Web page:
Chairperson of the Fifa Normalisation Committee Bisey Uirab yesterday said if the financially crippled Namibia Football Association (NFA) is to be rescued from the jaws of demise, serious structural and financial adjustments would have to be made.
The NFA, which is currently under the stewardship of the Fifa-appointed Normalisation Committee, is on the verge of financial ruin, as the local football federation is sitting with over N$23 million in debts and battling with a misaligned governance structure.
Uirab made these observations at yesterday’s press briefing at the NFA Football House in Katutura, where he and fellow committee members engaged the media for the first time since their appointment by Fifa in April.
In what can be described as an open and frank presser, Uirab said in order for the association to find itself out of the N$23 million debts, painful decisions would have to be made, and a starting point would be realigned to the organisation’s governance and administrative structure, which he said leapfrogs the NFA’s current financial capabilities.
“The NFA is in the red with over N$23 million in debts, which was accumulated mostly over the past year and a half. In line with our mandate, we have started to address the governance, administration and financial challenges faced by the association,” said Uirab.
“It is imperative to remain within the framework of established procedures, statutes and rules governing our football as we move forward because governance is an important foundation on which we wish to leave the yet-to-be-elected NFA executive committee. Proper governance can only inspire the confidence of the brand of football, and win back the hearts and minds of all interested stakeholders of the beautiful game.”
“The organisational structure of the NFA needs to be aligned with the activities of the FA as well as the available funding. The NFA’s current salary structure needs to be aligned as well, and there is a need to formalise national team and national technical team contracts, which include remuneration. Several policies and procedures also need to be formulated and implemented, and some statutes equally need to be reviewed and revised.”
“The NFA has serious financial constraints and is currently sitting with a long list of creditors that need to be paid. We will engage with all these creditors to ensure stakeholder relationships are managed, and the resolution of payment is done amicably,” added Uirab.
More funding needed to rescue NFA
He also said for the NFA to achieve financial stability, external or private funding would be required to help sustain some of the association’s programmes, leagues, national teams and various development initiatives, as Fifa grants alone will never be enough.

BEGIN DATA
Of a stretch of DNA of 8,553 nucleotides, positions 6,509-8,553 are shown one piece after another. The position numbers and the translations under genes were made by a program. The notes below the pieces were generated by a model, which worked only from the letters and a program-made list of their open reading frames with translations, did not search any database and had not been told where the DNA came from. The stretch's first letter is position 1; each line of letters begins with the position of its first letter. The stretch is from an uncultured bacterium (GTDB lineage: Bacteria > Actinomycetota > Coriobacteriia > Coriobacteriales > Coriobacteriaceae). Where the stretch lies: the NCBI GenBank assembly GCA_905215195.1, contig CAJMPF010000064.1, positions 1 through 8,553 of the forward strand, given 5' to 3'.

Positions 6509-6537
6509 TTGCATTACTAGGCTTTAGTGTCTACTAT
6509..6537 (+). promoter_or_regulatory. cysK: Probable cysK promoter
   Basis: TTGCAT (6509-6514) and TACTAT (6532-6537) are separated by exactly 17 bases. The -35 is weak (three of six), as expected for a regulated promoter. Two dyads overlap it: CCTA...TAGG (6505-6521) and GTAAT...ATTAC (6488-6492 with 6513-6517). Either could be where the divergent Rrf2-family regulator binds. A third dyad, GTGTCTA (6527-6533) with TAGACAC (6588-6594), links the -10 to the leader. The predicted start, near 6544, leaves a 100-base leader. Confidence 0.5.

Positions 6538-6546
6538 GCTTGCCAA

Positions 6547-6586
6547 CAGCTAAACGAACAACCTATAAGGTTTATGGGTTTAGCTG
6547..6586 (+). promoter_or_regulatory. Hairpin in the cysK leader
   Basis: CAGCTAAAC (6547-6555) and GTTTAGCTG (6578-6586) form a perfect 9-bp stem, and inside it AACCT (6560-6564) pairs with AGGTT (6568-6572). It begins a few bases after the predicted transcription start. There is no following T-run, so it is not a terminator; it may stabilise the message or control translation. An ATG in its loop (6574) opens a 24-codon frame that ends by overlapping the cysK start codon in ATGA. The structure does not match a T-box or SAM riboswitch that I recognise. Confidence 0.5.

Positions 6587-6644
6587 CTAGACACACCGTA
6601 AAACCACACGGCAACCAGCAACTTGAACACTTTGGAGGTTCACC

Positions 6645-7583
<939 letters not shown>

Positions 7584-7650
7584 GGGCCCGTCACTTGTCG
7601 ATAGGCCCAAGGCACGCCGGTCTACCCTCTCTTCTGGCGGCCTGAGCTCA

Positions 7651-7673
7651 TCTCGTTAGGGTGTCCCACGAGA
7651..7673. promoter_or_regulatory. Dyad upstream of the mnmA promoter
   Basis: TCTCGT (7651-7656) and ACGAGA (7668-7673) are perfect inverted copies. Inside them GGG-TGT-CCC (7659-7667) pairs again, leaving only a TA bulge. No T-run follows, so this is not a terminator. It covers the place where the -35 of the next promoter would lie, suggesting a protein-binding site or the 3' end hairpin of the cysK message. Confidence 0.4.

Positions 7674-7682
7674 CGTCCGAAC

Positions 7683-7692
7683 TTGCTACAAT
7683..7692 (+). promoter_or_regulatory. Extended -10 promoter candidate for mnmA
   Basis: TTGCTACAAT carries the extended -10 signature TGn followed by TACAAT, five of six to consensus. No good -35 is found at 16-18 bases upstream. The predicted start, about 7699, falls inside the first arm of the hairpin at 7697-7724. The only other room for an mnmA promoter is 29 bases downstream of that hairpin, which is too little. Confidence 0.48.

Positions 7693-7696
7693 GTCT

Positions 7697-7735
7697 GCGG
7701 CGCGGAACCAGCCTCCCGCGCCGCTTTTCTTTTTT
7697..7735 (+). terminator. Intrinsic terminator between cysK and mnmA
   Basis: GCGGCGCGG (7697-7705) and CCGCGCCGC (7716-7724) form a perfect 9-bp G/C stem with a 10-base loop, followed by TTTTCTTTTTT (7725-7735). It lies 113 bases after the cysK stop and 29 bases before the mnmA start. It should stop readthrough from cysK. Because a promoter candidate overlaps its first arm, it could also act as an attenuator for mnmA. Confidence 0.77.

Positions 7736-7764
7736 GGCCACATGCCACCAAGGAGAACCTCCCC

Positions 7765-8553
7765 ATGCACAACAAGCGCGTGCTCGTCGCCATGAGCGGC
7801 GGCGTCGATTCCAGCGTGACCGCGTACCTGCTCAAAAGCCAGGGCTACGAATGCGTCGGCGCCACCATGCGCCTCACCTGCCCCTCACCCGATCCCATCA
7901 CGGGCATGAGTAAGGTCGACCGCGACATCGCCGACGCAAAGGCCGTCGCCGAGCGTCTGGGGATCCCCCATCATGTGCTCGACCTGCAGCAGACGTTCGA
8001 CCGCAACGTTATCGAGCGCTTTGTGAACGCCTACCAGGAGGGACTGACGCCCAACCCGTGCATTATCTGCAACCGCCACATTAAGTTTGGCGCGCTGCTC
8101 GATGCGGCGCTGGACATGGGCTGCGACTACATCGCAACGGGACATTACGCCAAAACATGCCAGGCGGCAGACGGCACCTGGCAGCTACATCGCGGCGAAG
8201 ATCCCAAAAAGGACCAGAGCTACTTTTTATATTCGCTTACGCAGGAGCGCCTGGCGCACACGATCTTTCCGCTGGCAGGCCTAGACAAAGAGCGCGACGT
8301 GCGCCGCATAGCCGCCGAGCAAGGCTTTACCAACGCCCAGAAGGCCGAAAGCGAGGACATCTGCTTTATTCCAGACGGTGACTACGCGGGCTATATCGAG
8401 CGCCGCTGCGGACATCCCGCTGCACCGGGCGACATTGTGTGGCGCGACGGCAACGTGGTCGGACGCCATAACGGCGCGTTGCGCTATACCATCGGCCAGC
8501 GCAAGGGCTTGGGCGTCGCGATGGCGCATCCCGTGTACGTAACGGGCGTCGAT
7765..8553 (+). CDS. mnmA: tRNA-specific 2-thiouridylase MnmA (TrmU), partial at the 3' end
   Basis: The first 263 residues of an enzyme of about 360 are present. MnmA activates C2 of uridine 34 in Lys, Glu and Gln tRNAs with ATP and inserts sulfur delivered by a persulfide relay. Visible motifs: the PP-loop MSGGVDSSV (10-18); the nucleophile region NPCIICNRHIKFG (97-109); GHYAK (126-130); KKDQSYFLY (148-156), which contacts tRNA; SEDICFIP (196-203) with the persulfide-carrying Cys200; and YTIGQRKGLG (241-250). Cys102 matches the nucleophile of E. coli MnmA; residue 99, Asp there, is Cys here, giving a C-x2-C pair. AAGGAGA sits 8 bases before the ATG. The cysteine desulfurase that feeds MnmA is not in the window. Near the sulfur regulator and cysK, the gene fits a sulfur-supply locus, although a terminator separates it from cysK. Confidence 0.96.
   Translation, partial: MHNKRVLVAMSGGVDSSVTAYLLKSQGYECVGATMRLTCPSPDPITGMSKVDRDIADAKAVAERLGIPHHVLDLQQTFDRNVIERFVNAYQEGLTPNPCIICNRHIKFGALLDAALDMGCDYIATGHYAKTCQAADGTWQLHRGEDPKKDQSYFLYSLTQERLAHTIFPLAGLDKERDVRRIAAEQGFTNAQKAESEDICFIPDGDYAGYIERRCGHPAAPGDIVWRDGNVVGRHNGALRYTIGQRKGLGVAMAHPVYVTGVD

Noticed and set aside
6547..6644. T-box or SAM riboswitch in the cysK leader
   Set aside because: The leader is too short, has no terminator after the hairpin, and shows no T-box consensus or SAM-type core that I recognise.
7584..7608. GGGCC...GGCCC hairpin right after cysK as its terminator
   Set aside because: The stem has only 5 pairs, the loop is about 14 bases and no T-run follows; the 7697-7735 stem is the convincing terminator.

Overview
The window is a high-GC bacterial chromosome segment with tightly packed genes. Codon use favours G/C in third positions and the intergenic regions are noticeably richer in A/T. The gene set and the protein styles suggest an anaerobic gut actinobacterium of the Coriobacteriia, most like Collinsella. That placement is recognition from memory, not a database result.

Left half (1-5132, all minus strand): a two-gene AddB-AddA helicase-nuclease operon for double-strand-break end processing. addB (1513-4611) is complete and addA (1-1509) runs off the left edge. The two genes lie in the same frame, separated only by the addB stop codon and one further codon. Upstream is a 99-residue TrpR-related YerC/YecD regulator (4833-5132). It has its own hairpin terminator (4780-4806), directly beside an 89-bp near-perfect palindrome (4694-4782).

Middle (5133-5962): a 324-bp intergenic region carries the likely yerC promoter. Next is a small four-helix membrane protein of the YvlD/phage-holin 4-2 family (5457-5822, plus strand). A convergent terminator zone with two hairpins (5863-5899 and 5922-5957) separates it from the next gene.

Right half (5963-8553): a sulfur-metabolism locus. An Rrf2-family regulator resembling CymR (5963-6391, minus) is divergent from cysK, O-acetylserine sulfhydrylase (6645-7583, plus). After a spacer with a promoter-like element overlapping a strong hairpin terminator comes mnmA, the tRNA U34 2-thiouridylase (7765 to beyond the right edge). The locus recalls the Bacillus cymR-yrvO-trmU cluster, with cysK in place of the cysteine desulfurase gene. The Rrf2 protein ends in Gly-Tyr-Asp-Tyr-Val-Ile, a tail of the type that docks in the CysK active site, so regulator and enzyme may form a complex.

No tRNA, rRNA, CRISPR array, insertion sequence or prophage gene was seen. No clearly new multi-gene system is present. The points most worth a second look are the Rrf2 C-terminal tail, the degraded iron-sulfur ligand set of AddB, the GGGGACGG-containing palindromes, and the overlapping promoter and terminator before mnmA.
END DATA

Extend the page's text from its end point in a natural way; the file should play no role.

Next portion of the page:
“We are in the process of engaging various stakeholders, including government, through our line ministry, Fifa, Caf and local sponsors to address these financial challenges. We must, however, be mindful that to attract the confidence of these stakeholders, especially corporate Namibia, we must work tirelessly to restore the bad image the game has suffered over the past years, and this will not change overnight. This brand-healing process starts with identifying our challenges, and some notable
issues identified are the lack of proper governance, poor financial administration and human development challenges. We remain committed to addressing these challenges.”
NPFL vs NPL saga
With the committee planning to kick off the new football season around August this year, questions were asked about the practicality of such a decision, as Namibia is still sitting with two heavily divided premier leagues and for peace to prevail; it is an issue that needs to be first addressed.
To that, Uirab said, “as things currently stand, the Namibia Premier Football League (NPFL) is considered the official league under the NFA, but “consultations and engagements with various stakeholders are still ongoing, and let’s hope for a good outcome so that our football can start”.
He, however, did not specify if some of those stakeholders being engaged include the leadership of the Namibia Premier League (NPL), simply maintaining that wide-ranging consultations are ongoing with all interested parties.
The NPFL, started a few years ago, came to life after the NPL was expelled by the NFA for refusing to implement a directive by the association to reinstate relegated clubs.
The NPL has since gone on to be registered by government, through the Namibia Sports Commission (NSC), as a body responsible for professional football, and the NPFL remains under the NFA.
Afcon, Cosafa competitions on the radar
The committee also announced Namibia has confirmed her participation in the coming 2023 Africa Cup of Nations (Afcon) qualifiers as well as Cosafa competitions, lined up for this year, but said the funding would first need to be secured to ensure the national teams’ smooth participation.
It was also confirmed that Brave Warriors interim coach, Bobby Samaria, will remain in charge of the team during the country’s first two scheduled Afcon qualifiers, starting with Burundi next month in Johannesburg, South Africa.